Many Trump opponents are invoking 1861, denouncing any Republican challenges to the election as the same type of treason supposed to have been committed by states that exited the union. But the Civil War illustrates the catastrophic damage that can result from broad-brush definitions of treason. Northern politicians quickly persuaded their supporters that all Southerners were traitors — a capital offense. In 1864, Gen. William Sherman wired the War Department in Washington, “There is a class of people — men, women, and children — who must be killed or banished before you can hope for peace and order.” Union armies in Virginia, Georgia, and elsewhere late in the war intentionally devastated civilian populations who were considered collectively guilty of secession and treason.
Unfortunately, many pundits and politicians know only a fairy-tale version of the Civil War. The fact that Trump had high support in many southern states is spurring bizarre proposals that would be the final coffin nails into any hope for a semblance of peaceful coexistence between Americans with different views and values. Rep. Alexandria Ocasio-Cortez (D-N.Y.), the media’s favorite progressive congresswoman, declared, “The only way our country is going to heal is through the actual liberation of southern states.” She didn’t specify whether she favored the type of military dictatorship that was ended only by a historic compromise after the fraud-ridden 1876 presidential election. Politico, one of the most respected Washington publications, printed a piece titled, “What Ulysses Grant Can Teach Joe Biden about Putting Down Violent Insurrections.” The piece stressed, “Grant’s approach relied on a combination of brute military force and a drastic curtailment of civil liberties, yet it nevertheless has relevance for the current moment.” The article stressed the need for “overwhelming force” to suppress the type of people who violated the sacred space of the U.S. Capitol on January 6.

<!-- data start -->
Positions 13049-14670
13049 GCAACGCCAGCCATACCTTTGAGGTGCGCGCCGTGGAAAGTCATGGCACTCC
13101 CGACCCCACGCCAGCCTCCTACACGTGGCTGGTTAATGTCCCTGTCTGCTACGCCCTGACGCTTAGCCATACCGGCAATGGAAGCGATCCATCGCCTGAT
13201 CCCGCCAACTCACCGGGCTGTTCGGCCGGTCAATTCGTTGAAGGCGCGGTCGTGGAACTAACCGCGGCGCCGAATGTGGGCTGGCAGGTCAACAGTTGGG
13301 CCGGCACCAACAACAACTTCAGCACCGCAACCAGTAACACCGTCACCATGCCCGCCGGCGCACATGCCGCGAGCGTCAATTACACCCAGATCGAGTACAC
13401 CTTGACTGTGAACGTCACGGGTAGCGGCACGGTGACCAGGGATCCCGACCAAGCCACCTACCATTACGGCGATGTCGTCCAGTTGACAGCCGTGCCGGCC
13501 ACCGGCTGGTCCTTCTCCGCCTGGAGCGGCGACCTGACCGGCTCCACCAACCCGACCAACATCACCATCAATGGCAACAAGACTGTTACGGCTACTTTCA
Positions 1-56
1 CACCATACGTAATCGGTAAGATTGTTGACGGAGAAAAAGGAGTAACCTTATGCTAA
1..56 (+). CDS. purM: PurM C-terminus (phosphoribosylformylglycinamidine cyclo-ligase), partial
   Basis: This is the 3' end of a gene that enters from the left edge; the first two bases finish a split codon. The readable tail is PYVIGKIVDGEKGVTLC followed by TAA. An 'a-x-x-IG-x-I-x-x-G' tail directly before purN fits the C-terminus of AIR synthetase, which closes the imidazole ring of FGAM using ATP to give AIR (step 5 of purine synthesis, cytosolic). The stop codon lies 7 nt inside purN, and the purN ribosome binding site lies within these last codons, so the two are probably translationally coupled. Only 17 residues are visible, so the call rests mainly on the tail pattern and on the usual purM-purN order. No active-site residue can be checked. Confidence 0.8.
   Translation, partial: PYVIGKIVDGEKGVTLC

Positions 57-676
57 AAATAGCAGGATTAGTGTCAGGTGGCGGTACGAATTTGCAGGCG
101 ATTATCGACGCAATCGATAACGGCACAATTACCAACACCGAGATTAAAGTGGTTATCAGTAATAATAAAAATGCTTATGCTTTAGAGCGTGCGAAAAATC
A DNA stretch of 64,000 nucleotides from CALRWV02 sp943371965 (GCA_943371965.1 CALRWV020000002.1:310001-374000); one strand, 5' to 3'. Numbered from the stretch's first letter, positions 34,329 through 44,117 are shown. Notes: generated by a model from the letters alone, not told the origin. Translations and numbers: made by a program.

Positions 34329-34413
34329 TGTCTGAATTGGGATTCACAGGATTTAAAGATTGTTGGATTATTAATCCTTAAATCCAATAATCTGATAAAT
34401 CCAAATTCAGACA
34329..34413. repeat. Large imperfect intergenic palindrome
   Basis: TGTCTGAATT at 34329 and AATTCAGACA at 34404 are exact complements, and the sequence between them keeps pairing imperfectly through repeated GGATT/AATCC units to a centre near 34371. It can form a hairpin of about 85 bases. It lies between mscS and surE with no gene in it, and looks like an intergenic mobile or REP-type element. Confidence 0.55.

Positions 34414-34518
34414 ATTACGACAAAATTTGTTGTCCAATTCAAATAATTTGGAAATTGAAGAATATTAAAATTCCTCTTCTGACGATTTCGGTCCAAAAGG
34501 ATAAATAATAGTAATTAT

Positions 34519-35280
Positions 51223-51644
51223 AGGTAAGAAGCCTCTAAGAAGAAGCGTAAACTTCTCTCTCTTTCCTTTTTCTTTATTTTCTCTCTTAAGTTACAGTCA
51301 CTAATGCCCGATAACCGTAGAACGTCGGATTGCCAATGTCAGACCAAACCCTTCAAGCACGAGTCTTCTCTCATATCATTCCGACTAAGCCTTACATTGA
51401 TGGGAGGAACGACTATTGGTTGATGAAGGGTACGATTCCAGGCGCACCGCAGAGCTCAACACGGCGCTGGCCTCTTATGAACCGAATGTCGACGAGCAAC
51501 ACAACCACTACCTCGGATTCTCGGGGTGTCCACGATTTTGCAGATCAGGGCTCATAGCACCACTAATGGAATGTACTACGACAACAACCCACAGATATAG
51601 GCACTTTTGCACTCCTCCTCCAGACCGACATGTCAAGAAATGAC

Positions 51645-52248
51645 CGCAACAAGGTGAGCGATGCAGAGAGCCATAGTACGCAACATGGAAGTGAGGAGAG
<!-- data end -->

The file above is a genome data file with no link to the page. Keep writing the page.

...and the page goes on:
Any federal attempt to expunge political dissent in America with “brute military force and a drastic curtailment of civil liberties” would very likely provoke a civil war. But that could be the end result of current trends of presuming that political opponents are traitors who must be exterminated. While Democratic members of Congress and some Biden officials are comforted by the thousands of National Guard troops now occupying Washington at their behest, they would be unwise to presume the troops would obey orders to scourge their countrymen in every nook of the land.
Perhaps the ultimate cause of the proliferation of treason accusations is that politicians have captured far too much control over Americans’ lives. The more power politicians seize, the more unhinged political rhetoric becomes.
American politics is increasingly becoming toxic because presidents nowadays are elective dictators. Rather than a process of selecting a chief executive who will uphold the Constitution and enforce the laws, elections nowadays confer a license to run amok over the lives and property of practically anyone who falls under federal sway. Government has amassed so much power that the vast majority of Americans no longer trust Washington.
The surest recipe for curtailing political vitriol is to reduce political power so elections are not demolition derbies that doom losing sides. Thomas Jefferson in 1799 offered the ideal that can rescue America from strife today: “In questions of power, let no more be heard of confidence in man, but bind him down from mischief by the chains of the Constitution.” And if presidents and members of Congress choose to openly scorn their oaths of office and constitutional constraints on their power — well, many Americans would consider that to be treason.
About this articles Author: James Bovard is a policy adviser to The Future of Freedom Foundation. He is a USA Today columnist and has written for The New York Times, The Wall Street Journal, The Washington Post, New Republic, Reader’s Digest, Playboy, American Spectator, Investors Business Daily, and many other publications. He is the author of Freedom Frauds: Hard Lessons in American Liberty (2017, published by FFF); Public Policy Hooligan (2012); Attention Deficit Democracy (2006); The Bush Betrayal (2004); Terrorism and Tyranny (2003); Feeling Your Pain (2000); Freedom in Chains (1999); Shakedown (1995); Lost Rights (1994); The Fair Trade Fraud (1991); and The Farm Fiasco (1989). He was the 1995 co-recipient of the Thomas Szasz Award for Civil Liberties work, awarded by the Center for Independent Thought, and the recipient of the 1996 Freedom Fund Award from the Firearms Civil Rights Defense Fund of the National Rifle Association. His book Lost Rights received the Mencken Award as Book of the Year from the Free Press Association. His Terrorism and Tyranny won Laissez Faire Book’s Lysander Spooner award for the Best Book on Liberty in 2003. Read his blog. Send him email.
This article (Will Treason Mania Destroy America?) is republished here under “Fair Use” (see disclaimer below article) with attribution to the original articles author James Bovard and website THE FUTURE of FREEDOM FOUNDATION.
This article was originally published in the April 2021 edition of Future of Freedom.